#292 — February 13, 2019

Read on the Web

Postgres Weekly

Loading Terabytes of Data from Postgres into BigQuery — A quick look at how you can transfer large amounts of data from a Postgres database into Google’s BigQuery, perhaps for analytics work or even opening it up to the public.

Pavel Tiunov

Because Your Data Is Your Business — PGX's open source experts provide the database and application skills necessary to solve database problems, accelerate existing applications, refactor infrastructure, and develop new applications.

PostgreSQL Experts, Inc. sponsor

▶  How Postgres Used fsync Incorrectly for 20 Years — An interesting look into an issue not just faced by Postgres but by many systems that thought fsync (a system call that flushes file buffers into a final committed/persisted state) worked in a way that it actually doesn’t. With “disastrous consequences for data durability/consistency” this is an interesting area to learn about if you like digging deep. Hate video? There’s more info in this Postgres wiki entry.

Tomas Vondra

SortSupport: How Postgres Sorts at Speed — This is pretty technical, but also a great read if you want to understand SortSupport, one of the systems within Postgres for improving sort performance. “Sorting for types that have had Sortsupport implemented usually gets twice as fast or more, a speedup that transfers directly into common database operations like ORDER BY, DISTINCT, and CREATE INDEX.”

Brandur Leach

An Overview of the Index Changes in Postgres 11 — PostgreSQL 11 introduced several changes to the way it handles database indexes. This post provides an overview and how you can take advantage of them.

Amit Jain

▶  Breaking Postgres at Scale — A 50 minute talk from FOSDEM digging into some of the scaling “discontinuities” in Postgres and how to mitigate them. If you don’t want your database failing in weird and wonderful ways as you scale, this is a valuable talk.

Christophe Pettus

pgDash Insights to Maximize PostgreSQL Performance — pgDash provides time-series dashboards, diagnostics, analytics and more to help you maximize the performance of your Postgres deployment.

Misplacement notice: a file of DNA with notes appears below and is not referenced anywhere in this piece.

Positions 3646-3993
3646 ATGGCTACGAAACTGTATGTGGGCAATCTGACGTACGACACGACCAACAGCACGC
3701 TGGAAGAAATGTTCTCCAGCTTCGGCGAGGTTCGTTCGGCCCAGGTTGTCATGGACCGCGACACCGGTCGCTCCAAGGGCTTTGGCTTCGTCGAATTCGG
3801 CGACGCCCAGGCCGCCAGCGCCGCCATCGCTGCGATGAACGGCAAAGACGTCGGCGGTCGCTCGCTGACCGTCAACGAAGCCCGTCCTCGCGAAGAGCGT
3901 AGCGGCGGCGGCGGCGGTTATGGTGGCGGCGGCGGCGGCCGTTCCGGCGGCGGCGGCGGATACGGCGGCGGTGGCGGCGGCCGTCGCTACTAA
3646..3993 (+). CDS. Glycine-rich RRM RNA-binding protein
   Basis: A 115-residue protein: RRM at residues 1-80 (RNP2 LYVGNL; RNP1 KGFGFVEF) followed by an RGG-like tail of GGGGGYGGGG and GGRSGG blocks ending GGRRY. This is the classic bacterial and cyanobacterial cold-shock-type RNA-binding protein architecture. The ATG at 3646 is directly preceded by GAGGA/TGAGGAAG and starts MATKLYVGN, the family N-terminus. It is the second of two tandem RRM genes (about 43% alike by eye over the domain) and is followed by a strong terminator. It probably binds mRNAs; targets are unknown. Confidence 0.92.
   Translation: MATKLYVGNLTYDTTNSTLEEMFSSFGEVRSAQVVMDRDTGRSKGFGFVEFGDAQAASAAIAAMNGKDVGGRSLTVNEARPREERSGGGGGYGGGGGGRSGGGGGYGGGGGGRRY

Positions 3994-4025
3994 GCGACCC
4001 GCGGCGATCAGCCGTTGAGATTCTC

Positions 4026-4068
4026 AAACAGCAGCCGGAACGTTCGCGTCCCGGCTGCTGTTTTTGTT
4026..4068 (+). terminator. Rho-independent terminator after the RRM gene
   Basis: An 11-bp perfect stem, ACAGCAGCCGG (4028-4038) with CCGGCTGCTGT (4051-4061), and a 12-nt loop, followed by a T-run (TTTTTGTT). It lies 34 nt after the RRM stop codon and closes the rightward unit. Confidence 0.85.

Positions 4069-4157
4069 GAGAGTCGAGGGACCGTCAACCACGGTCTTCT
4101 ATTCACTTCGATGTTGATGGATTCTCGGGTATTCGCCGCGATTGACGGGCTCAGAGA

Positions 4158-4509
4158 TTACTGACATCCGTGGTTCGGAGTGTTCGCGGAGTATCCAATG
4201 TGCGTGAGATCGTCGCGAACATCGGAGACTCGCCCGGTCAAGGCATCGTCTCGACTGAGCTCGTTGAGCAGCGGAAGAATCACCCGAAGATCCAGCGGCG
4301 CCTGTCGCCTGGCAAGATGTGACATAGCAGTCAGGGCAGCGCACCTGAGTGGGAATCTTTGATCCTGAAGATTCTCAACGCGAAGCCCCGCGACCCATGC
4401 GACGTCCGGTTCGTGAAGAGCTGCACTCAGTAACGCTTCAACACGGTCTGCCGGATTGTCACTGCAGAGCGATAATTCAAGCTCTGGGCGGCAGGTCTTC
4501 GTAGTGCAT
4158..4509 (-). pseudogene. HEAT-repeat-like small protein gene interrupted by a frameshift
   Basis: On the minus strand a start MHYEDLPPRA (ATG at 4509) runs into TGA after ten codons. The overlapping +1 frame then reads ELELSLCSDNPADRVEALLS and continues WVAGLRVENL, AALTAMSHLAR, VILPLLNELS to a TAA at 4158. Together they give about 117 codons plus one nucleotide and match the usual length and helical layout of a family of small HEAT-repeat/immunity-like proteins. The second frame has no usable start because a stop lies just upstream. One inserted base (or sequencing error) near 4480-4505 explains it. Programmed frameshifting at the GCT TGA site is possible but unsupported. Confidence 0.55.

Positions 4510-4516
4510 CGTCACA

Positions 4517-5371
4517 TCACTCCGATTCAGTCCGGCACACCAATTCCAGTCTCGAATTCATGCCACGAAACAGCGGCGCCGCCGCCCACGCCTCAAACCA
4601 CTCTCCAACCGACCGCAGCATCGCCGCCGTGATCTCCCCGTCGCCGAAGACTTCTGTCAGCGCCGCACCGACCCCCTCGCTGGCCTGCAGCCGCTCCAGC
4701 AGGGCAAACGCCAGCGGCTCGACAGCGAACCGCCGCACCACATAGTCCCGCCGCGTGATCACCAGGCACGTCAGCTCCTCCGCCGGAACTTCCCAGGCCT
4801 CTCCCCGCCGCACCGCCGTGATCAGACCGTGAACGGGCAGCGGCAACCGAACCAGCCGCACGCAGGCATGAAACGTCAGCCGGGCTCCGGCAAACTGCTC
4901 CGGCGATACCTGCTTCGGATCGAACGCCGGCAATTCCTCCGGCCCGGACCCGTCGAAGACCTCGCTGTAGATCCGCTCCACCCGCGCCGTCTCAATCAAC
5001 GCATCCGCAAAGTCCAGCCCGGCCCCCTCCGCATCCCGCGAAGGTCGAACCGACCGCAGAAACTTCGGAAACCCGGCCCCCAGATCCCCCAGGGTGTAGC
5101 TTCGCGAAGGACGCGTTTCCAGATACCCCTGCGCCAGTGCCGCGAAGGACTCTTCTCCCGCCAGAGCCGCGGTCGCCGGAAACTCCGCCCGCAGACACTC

pgDash by RapidLoop sponsor

The Most Useful Postgres Extension? pg_stat_statements — Inspired by a talk in the PostgreSQL devroom at FOSDEM, a post on the usefulness of the pg_stat_statements extensionand why every Postgres developer should have it in their toolbox.

Craig Kerstiens

Connection Pooling, A Performance Best Practice for using Azure Database for PostgreSQL — The latest in a series of posts on improving the performance and scale of databases on Azure’s platform.

Parikshit Savjani

Move Fast and Migrate Things: How We Automated Migrations in Postgres — Benchling is a life science data management platform which means they need to work with a lot of data, and as with Braintree/PayPal last week, it’s neat to see how they approach migrations at their level.

Vineet Gopal

supported by

💡 Tip of the Week

How to see the elapsed time for your queries in psql
by Peter Cooper

For some reason I'm particularly keen to know how long things take. I even have a setting on my shell to include the running time of the last command in my prompt. But how can we get something similar when working with psql?

It's easier than you might think! Just type:


And psql responds with "Timing is on." You can also add on or off to the end if you want to be explicit.

Now we get basic timings when we run queries:

If you really like this and want it to be permanent, create a .psqlrc file in your home directory and put \timing inside and it'll be run automatically each time you load psql.

Of course, this tip is solely to improve your day to day psql experience. If you want to really dig into query times seriously, prepend your queries with EXPLAIN ANALYZE instead and you'll get more insight into why the timings are as they are. But that's a tip for another day.. :-)

This week's tip is sponsored by strongDM, the best way to secure access to your servers/databases. Schedule a 10 min demo.

If you have any ideas for your own tips, reach out here - we'll pay $50 for your tip if we use it in an issue.